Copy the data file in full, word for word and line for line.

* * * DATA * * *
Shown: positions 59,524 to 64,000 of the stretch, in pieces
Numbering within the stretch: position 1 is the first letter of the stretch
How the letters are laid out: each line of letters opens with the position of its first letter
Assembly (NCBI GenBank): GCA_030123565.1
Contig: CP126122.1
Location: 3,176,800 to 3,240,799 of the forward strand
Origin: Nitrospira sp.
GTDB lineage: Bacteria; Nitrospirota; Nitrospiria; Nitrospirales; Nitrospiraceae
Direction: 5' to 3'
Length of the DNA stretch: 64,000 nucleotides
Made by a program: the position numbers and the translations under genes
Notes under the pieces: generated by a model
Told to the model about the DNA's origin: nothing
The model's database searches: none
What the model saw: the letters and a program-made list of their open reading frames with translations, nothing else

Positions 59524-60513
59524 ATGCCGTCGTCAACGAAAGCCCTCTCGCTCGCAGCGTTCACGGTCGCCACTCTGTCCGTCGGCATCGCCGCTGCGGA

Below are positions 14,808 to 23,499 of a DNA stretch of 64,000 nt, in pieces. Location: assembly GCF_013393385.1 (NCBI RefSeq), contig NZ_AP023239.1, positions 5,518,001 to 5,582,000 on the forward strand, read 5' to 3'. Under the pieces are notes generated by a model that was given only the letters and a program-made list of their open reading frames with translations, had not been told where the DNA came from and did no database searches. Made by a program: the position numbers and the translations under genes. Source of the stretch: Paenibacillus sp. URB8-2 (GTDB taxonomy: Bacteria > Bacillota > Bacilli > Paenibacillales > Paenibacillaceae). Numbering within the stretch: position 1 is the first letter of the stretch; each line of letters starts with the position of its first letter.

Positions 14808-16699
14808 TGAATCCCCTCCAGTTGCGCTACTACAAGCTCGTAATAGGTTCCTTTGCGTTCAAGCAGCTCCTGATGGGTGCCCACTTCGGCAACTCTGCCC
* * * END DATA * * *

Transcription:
Shown: positions 59,524 to 64,000 of the stretch, in pieces
Numbering within the stretch: position 1 is the first letter of the stretch
How the letters are laid out: each line of letters opens with the position of its first letter
Assembly (NCBI GenBank): GCA_030123565.1
Contig: CP126122.1
Location: 3,176,800 to 3,240,799 of the forward strand
Origin: Nitrospira sp.
GTDB lineage: Bacteria; Nitrospirota; Nitrospiria; Nitrospirales; Nitrospiraceae
Direction: 5' to 3'
Length of the DNA stretch: 64,000 nucleotides
Made by a program: the position numbers and the translations under genes
Notes under the pieces: generated by a model
Told to the model about the DNA's origin: nothing
The model's database searches: none
What the model saw: the letters and a program-made list of their open reading frames with translations, nothing else

Positions 59524-60513
59524 ATGCCGTCGTCAACGAAAGCCCTCTCGCTCGCAGCGTTCACGGTCGCCACTCTGTCCGTCGGCATCGCCGCTGCGGA

Below are positions 14,808 to 23,499 of a DNA stretch of 64,000 nt, in pieces. Location: assembly GCF_013393385.1 (NCBI RefSeq), contig NZ_AP023239.1, positions 5,518,001 to 5,582,000 on the forward strand, read 5' to 3'. Under the pieces are notes generated by a model that was given only the letters and a program-made list of their open reading frames with translations, had not been told where the DNA came from and did no database searches. Made by a program: the position numbers and the translations under genes. Source of the stretch: Paenibacillus sp. URB8-2 (GTDB taxonomy: Bacteria > Bacillota > Bacilli > Paenibacillales > Paenibacillaceae). Numbering within the stretch: position 1 is the first letter of the stretch; each line of letters starts with the position of its first letter.

Positions 14808-16699
14808 TGAATCCCCTCCAGTTGCGCTACTACAAGCTCGTAATAGGTTCCTTTGCGTTCAAGCAGCTCCTGATGGGTGCCCACTTCGGCAACTCTGCCC